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The homeopathic conversation
Very little has been written about the discussions homeopaths have with their patients. This is surprising, says Brian Kaplan, because the consultation is by far the most important part of homeopathy
A homeopath can study homeopathic theory and materia medica for decades but it will be to no avail unless s/he is able to communicate effectively with his or her patients. On the other hand, a homeopath who is able to establish rapport and elicit useful information has a better chance of prescribing accurately – even if s/he has studied very little materia medica. This is because it is possible for such a homeopath to go to the repertory and look up the patient’s symptoms. The repertory should yield a short list of remedies which can then be looked up in a materia medica and compared to the total picture of the patient. This homeopath can even take a short cut and present the information from the consultation to a more experienced colleague who might be able to suggest a remedy. All this is impossible for the homeopath who has not conversed effectively with his/her patient.
During my original six years at medical school, I received no training on how to communicate with patients. Medicine was taught as a science and we were taught to treat bodies and diseases rather than people with symptoms. Lip service was paid to the doctor/patient relationship but it was not deemed worthy of study or practice at medical school. This was a great pity. Presumably we were expected to teach ourselves these skills.
Homeopathy - science, art or both?
I know that I became a doctor more to help people than because of a fascination with biology and science. Although I was trained well in these subjects, this also made medical school a bit disheartening. I much preferred the arts and had mistakenly thought that medicine would be an art.
However it was probably the mechanistic approach of orthodox medicine that prepared me for falling in love with homeopathy. I had picked up a work called Homoeopathy, an introductory guide by a Dr Gordon-Ross and my enthusiasm for the human side of medicine was suddenly rekindled. It seemed that Hahnemann and homeopathy embraced and emphasised the qualities of a doctor that had attracted me to the profession in the first place. Hahnemann had written the classic text on homeopathy, The Organon, in 1810. While Hahnemann describes homeopathy as an art, he is rigorously scientific in his general approach to all aspects of the subject, for example, the provings of remedies. I now see that the materia medica and the study of homeopathic theory comprise the science, while case taking is the art of homeopathy.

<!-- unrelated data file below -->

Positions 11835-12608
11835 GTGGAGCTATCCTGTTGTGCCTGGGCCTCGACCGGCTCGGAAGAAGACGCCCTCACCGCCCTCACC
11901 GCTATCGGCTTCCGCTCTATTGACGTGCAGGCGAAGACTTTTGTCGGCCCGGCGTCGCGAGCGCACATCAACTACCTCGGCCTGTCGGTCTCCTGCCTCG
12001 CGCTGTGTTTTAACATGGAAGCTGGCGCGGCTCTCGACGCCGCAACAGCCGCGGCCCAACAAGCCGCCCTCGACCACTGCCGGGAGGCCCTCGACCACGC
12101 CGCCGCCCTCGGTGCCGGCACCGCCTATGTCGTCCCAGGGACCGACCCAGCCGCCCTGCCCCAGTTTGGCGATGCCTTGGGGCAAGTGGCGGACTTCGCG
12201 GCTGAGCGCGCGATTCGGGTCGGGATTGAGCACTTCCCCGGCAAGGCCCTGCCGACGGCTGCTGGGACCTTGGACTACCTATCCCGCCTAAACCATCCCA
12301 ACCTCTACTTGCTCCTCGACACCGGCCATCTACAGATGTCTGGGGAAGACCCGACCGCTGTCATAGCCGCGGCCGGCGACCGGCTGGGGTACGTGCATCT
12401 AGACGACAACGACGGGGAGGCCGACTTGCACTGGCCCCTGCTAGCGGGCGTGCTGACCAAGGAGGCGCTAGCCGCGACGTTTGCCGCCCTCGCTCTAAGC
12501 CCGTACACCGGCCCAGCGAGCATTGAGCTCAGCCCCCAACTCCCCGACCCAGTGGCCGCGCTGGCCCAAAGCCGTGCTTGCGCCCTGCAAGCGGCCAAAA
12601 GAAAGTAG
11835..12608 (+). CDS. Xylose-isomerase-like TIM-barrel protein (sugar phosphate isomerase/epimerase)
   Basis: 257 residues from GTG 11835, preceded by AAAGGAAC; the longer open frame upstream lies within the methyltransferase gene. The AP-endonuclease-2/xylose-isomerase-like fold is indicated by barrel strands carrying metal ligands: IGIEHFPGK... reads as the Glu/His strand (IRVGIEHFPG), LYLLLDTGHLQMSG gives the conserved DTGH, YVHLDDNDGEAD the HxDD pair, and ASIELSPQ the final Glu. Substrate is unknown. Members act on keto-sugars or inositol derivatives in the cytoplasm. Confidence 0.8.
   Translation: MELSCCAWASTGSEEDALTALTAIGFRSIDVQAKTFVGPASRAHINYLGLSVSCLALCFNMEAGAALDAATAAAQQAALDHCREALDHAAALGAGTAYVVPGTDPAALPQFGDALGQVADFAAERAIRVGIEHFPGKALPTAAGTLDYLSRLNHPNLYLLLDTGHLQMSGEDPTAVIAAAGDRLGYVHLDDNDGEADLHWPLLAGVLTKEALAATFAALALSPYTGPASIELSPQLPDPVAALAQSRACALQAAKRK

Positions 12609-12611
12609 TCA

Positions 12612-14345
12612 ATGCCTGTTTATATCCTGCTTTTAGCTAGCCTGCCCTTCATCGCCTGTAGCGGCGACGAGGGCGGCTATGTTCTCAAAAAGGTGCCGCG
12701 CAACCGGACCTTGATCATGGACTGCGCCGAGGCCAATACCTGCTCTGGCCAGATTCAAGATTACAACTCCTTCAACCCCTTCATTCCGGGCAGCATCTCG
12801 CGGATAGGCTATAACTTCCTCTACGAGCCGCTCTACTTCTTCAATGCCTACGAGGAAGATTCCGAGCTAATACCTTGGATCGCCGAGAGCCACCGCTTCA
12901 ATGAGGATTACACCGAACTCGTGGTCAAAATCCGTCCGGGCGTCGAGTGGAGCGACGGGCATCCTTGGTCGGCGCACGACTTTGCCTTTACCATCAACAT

The value of unsolicited symptoms
I studied homeopathy intensively in 1982 and 1983 and received some excellent tuition at the Royal London Homoeopathic Hospital. Unfortunately very little was said about how to converse with patients. Again this was something you presumably taught yourself. I do, however, remember one lesson given to me on the importance of unsolicited symptoms. This means that classical homeopaths should value symptoms spontaneously offered by the patient far more than those given in response to direct questions.
Here is an extract from my book where I describe a wonderful lesson from my days as a homeopathic student:
“I remember a case of a colleague, Dr Denis Somper, that illustrates this well. Dr Somper is a classical homeopathic physician and a gentleman of the ‘old school’. He is a retiring and private man and can seldom be persuaded to teach, much to the disadvantage of many doctors studying homeopathy. However I will always associate the word ‘unsolicited’ with him. Over and over he stressed the value of ‘unsolicited’ information from the patient over anything obtained by a direct question. A woman in acute pain had consulted him. He had asked her to describe the pain, which she began to do. Eventually she remained silent. As is his custom, he remained comfortable in that silence and waited for the next ‘unsolicited’ symptom. The silence continued...
Eventually the patient could take no more of it and, thumping her fist on the desk, she yelled at Dr Somper: ‘Don’t just sit there, do something!’ Dr Somper’s description of what he did will remain forever etched in my memory. ‘I gave her Chamomilla and it did something!’ This was unsolicited information of the highest order. The patient did not tell him that she had the symptom: angry when in pain, she demonstrated it right in front of him. And this would not have happened if he had spoken instead of remaining silent – even though he must have been aware that his patient was not exactly as comfortable with the silence as he was.”